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Know how your financial planner is getting compensated

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A study from the White House by the Council of Economic Advisers, published in February, estimated that financial advisers who have conflicts of interest cause $17 billion in losses every year to Americans, many of them in working and middle-class families.

And that's just for those who are using IRAs to save for retirement.

Part of the problem is that there's no governmental regulatory body that polices all financial planners. Investment advisers and brokers who sell bonds, stocks, and other financial products must be registered with the Securities and Exchange Commission or in some cases with state regulators. There's no such oversight for financial planners, who help clients with retirement planning, estate planning, saving for college, and other matters.

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Certified Financial Planner Board of Standards, a nonprofit that certifies and oversees financial planners, will investigate complaints it receives or violations of professional standards that the organization uncovers itself.

Consumer Reports recommends using financial planners who have the CFP designation. That indicates that they have passed a comprehensive certification examination provided by the board, have at least three years of financial-planning experience, and are committed to continuing education in financial concerns.

It's also important to make sure you understand how the financial planner you select is compensated. Some CFPs are fee-only, a term for those who charge clients a fixed rate for their services and don't earn commissions or bonuses when recommending financial products. Some are paid by commission or a combination of fees and commission. The CFP Board requires only that planners make it clear to clients how they're compensated.

Consumer Reports recommends fee-only advisers because they offer the most protection from inherent conflicts of interest. They charge a flat fee, an hourly rate, or a percentage of assets under management, usually about 1 percent.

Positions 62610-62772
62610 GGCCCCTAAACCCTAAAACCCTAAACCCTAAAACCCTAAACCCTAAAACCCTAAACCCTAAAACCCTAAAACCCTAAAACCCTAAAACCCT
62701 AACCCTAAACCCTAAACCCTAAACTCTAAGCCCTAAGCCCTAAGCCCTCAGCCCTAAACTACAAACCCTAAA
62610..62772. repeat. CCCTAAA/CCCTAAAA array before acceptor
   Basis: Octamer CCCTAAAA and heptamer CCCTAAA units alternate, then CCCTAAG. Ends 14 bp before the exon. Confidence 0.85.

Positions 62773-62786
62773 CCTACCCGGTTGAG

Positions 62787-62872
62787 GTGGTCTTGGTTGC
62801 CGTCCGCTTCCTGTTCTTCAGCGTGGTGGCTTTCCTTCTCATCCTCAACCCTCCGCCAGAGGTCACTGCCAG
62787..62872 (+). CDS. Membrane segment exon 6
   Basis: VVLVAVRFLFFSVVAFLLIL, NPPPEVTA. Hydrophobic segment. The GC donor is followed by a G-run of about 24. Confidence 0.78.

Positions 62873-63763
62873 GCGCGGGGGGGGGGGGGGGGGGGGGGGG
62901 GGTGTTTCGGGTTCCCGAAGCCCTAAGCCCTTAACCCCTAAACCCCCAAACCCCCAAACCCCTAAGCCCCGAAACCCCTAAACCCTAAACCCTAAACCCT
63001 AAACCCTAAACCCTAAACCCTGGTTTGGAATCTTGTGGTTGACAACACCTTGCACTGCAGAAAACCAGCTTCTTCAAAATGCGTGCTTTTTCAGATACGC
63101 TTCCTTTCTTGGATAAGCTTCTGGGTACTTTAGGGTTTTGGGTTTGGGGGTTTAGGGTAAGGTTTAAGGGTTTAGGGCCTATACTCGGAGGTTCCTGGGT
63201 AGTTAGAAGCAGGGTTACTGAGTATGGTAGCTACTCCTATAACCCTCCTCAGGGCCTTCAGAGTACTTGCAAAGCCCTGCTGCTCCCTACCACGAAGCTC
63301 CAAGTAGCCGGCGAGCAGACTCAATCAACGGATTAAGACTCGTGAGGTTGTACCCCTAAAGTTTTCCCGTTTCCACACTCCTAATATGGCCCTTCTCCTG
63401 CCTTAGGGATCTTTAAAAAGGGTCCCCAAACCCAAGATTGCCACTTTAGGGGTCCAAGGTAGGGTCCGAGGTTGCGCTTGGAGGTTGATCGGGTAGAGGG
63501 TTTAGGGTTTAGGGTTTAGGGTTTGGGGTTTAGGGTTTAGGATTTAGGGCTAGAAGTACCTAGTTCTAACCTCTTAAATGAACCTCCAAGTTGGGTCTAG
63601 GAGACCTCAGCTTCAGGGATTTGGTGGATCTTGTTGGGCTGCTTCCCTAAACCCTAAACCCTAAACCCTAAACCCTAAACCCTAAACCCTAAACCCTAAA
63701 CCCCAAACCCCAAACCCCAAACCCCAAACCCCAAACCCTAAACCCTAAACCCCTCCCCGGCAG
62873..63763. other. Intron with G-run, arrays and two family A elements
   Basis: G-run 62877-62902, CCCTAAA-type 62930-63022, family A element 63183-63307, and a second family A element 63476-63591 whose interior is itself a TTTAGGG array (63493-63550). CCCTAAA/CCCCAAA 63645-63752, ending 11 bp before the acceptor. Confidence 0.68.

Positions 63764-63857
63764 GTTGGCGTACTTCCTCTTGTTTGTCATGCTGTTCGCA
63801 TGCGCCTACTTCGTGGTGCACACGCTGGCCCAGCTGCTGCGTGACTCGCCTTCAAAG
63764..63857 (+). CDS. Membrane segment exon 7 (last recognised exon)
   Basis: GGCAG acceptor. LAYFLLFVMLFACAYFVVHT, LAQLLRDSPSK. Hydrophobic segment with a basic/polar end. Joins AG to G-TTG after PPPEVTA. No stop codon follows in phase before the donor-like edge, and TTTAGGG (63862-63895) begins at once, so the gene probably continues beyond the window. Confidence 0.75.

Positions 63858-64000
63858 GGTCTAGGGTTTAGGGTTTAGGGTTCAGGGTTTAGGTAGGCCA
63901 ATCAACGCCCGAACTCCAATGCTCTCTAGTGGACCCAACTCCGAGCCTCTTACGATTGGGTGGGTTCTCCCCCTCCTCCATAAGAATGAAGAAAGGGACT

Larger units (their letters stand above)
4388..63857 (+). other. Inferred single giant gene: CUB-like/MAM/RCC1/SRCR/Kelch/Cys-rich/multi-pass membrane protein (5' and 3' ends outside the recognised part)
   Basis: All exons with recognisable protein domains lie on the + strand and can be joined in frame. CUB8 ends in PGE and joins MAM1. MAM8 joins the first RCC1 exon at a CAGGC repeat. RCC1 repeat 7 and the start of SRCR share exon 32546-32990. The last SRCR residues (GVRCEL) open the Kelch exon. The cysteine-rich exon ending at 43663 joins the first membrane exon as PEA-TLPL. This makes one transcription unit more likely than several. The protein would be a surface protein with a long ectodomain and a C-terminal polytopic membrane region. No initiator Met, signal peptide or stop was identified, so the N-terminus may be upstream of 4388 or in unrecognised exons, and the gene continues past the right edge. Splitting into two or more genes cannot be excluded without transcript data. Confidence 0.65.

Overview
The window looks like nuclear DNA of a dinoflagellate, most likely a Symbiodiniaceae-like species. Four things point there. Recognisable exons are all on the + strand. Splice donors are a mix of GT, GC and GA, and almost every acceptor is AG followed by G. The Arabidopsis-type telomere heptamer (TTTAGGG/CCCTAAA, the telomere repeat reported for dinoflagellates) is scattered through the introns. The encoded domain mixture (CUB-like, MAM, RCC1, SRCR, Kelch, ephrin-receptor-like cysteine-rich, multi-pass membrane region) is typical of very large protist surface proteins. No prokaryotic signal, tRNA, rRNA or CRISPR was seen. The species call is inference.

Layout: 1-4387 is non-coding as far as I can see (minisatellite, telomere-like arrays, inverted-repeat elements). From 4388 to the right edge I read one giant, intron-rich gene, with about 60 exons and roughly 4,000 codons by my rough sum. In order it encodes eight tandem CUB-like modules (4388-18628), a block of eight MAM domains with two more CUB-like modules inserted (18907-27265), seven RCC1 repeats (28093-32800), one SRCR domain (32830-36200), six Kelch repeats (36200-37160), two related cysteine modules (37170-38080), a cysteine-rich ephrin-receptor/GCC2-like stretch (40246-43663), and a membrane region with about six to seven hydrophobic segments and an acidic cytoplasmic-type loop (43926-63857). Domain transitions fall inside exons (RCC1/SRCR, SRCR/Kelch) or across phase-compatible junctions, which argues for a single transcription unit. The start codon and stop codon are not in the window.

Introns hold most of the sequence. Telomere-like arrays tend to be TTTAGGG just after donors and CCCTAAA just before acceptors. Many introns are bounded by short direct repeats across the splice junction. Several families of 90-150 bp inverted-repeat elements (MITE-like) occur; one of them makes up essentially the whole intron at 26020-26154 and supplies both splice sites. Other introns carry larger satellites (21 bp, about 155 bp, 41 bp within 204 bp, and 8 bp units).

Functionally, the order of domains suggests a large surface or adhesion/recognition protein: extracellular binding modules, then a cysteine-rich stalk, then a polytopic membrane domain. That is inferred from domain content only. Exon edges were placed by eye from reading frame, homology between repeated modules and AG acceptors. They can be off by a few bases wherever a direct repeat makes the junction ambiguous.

To start your search for a fee-only adviser, Consumer Reports suggests going to the following websites:

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CFP Board (letsmakeaplan.org). You'll find a directory of financial advisers who hold the CFP designation along with information on how they're compensated. You can also find out whether an adviser is in good standing and whether the CFP Board has ever brought a disciplinary action against him or her.

National Association of Personal Financial Advisors (napfa.org). Members of this professional group, many of whom are CFPs, adhere to a strict fee-only standard. They can't accept compensation in any form from any source other than their clients. For those who advise on investments, NAPFA reviews a form they must file with the SEC ensuring that they haven't started to accept commissions and are still fee-only advisers.

Garrett Planning Network (garrettplanningnetwork.com). This national network of financial advisers includes only fee-only planners who charge by the hour. They're especially good at helping clients with smaller projects, such as determining how much life insurance they need or whether it makes sense to refinance a mortgage. Most of the organization's members are CFPs.

Of course, just because an adviser is listed with one of those networks is no guarantee of honesty. It's your responsibility to have ongoing discussions with the one you choose about fees and how they're calculated.

For more information, check out ConsumerReports.org/cro/richplanner.